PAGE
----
Psalm 110:1 isthe most quoted Hebrew Bible (Old Testament) verse in the New Testament! It is quoted or alluded to 23 times in the NT It is quoted or alluded to 23 times in the NT. I knew many years ago that the second word ‘Lord’ in this verse, i.e. “The LORD said to my Lord” was not the Hebrew word Adonai, i.e. God’s title as Supreme Lord. However I did not know at the time the significance of this!
So back in the day when I read the amazing assertion that the Hebrew word translated in this verse as “Lord” was actually the Hebrew word adoni; and that this Hebrew word is never ever used in reference to Almighty God; that is, it is never ever used in reference to Deity, but solely used to refer to lords/masters who are not God, i.e. humans and angels, I was truly flabbergasted! I knew that this had amazing implications for defining who the Lord Jesus actually is! Jesus, the Apostles and the early church used this verse to define what they meant when they called Jesus of Nazareth “Lord”!
Since the Messiah is called adoni (my lord) and it is obvious that the Messiah was not and is not an angelic being (Heb. 1:5, 13; 2:5), it left only one possibility: Jesus is a bonafide human being. He was and is truly a man. And this man was called adoni because this man indeed was prophesied to be David’s lord as well as David’s son/descendant. This man therefore was foreordained to be the Messiah, David’s lord and our lord, by the One God, Yahweh God Almighty, who alone is Adonai.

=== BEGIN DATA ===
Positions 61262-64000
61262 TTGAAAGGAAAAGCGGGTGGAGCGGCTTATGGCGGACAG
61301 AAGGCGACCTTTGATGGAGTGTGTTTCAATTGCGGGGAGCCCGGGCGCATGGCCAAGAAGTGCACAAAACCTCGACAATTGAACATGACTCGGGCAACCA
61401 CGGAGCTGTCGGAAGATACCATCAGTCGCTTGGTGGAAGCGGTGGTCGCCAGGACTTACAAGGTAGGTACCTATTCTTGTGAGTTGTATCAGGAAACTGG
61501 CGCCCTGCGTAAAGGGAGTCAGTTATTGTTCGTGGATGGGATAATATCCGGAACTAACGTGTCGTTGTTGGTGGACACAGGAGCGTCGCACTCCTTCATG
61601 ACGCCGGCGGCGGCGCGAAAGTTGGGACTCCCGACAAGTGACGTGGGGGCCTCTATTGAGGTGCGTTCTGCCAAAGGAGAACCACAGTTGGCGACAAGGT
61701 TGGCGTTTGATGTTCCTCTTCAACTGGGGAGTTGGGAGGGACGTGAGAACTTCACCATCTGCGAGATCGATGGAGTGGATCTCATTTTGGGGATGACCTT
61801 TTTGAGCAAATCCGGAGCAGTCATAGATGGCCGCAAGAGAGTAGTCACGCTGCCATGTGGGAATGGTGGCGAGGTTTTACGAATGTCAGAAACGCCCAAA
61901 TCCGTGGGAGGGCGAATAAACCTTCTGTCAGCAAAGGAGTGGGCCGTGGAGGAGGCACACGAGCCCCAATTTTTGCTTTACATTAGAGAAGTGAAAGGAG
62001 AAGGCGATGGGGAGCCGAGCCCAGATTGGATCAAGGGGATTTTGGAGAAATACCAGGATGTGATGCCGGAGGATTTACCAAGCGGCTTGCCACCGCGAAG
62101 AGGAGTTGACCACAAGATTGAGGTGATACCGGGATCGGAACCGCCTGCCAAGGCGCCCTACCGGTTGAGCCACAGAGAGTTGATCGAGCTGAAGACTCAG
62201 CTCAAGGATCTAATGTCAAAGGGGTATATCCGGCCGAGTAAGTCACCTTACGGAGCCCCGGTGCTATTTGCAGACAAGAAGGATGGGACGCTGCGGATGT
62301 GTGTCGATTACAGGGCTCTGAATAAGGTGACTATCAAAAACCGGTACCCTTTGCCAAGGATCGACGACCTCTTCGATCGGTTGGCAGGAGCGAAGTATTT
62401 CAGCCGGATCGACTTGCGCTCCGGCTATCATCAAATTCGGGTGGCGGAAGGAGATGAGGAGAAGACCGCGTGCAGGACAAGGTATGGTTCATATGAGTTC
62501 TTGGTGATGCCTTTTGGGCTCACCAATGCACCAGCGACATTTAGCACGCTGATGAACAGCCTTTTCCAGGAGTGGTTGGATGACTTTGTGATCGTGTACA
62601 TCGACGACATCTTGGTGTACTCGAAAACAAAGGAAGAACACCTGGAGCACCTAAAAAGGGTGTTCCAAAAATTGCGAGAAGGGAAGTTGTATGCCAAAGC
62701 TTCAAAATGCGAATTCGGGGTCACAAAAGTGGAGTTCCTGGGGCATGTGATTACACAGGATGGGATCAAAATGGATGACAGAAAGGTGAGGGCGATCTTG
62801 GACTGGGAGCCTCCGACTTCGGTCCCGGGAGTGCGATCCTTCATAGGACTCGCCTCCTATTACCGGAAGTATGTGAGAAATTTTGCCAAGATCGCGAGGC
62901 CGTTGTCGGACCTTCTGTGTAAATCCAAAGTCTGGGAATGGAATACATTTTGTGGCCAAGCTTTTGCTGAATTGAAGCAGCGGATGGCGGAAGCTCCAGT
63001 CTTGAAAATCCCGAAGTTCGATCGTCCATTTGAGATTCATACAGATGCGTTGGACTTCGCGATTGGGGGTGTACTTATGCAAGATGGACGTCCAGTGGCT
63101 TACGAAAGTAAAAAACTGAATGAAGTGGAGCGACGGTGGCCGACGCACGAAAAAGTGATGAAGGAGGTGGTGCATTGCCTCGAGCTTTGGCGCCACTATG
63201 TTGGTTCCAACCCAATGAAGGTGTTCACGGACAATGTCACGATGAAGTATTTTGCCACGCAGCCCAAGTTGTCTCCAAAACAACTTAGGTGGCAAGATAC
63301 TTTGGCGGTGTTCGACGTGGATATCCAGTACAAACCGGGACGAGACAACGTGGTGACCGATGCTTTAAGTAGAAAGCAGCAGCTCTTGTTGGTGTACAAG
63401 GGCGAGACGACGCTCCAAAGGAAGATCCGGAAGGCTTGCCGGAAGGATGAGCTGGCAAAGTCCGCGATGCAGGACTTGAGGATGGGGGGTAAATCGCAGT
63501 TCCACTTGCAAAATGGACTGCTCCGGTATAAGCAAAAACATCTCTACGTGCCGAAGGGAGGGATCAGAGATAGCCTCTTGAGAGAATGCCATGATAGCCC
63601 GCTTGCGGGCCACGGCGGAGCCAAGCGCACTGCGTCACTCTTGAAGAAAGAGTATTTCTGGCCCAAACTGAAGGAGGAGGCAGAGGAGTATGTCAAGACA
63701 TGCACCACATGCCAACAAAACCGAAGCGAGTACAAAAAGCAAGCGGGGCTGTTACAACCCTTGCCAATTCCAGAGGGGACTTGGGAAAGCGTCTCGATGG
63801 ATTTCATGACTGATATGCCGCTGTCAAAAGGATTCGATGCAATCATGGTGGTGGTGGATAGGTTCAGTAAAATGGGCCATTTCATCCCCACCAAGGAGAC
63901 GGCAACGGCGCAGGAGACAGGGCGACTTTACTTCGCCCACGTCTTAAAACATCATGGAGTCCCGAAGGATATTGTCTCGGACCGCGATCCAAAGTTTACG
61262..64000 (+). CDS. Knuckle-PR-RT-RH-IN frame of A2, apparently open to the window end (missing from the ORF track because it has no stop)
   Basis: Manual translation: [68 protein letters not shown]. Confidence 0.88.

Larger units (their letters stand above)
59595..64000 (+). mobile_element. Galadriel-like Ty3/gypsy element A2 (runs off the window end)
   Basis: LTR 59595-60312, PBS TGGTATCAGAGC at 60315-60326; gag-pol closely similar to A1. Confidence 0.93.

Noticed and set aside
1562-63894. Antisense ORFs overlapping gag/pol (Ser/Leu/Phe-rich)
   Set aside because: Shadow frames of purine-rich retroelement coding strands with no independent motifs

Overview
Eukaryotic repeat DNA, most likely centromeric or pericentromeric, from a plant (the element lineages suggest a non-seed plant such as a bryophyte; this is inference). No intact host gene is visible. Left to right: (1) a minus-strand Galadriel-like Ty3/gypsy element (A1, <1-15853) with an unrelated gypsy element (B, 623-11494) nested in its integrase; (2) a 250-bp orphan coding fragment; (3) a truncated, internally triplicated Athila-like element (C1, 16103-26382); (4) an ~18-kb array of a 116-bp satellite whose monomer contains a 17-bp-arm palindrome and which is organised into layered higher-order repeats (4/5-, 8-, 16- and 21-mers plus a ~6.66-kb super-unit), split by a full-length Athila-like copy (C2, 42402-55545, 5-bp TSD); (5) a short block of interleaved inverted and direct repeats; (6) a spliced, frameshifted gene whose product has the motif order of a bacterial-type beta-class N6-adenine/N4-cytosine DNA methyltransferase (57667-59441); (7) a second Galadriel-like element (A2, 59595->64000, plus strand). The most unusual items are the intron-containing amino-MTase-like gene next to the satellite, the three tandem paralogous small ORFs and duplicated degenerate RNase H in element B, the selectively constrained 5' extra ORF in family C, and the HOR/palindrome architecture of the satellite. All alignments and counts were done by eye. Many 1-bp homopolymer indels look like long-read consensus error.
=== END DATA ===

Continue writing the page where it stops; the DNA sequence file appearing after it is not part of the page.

Therefore, no Jewish reader of the OT/NT era in light of their Scriptures and their language would have ever imagined for one second that the Messiah was to be Deity, i.e. God Almighty. (Besides the obvious fact that to the Jews there is solely one Being/Person who is God Almighty, Yahweh; and therefore whoever Yahweh was speaking of could not be another Deity, another God! That would make two, and that’s an impossibility!) The word used to describe the lordship of the Messiah is the Hebrew word used for beings who are not Deity, who are not Almighty God!
As I said the implications were enormous. Anthony Buzzard in his writings asserted that the word adoni occurred 195 times in the Hebrew Bible, and in each occurrence it is used solely to refer to lords who were not God, i.e. humans and occasionally angels. Therefore, I had to investigate this claim to see whether those things were so (Acts 17:11). And to my amazement I discovered that this assertion is true!
My Christian walk has never been the same since. It caused me to have another look and revisit who Jesus is, and what the early church meant when they called Jesus of Nazareth, Lord!
Below is the list of the 195 occurrences of the word adoni in 163 verses, for your viewing. I have listed the NASB translation of each verse, and put in bold the actual English words translated from adoni.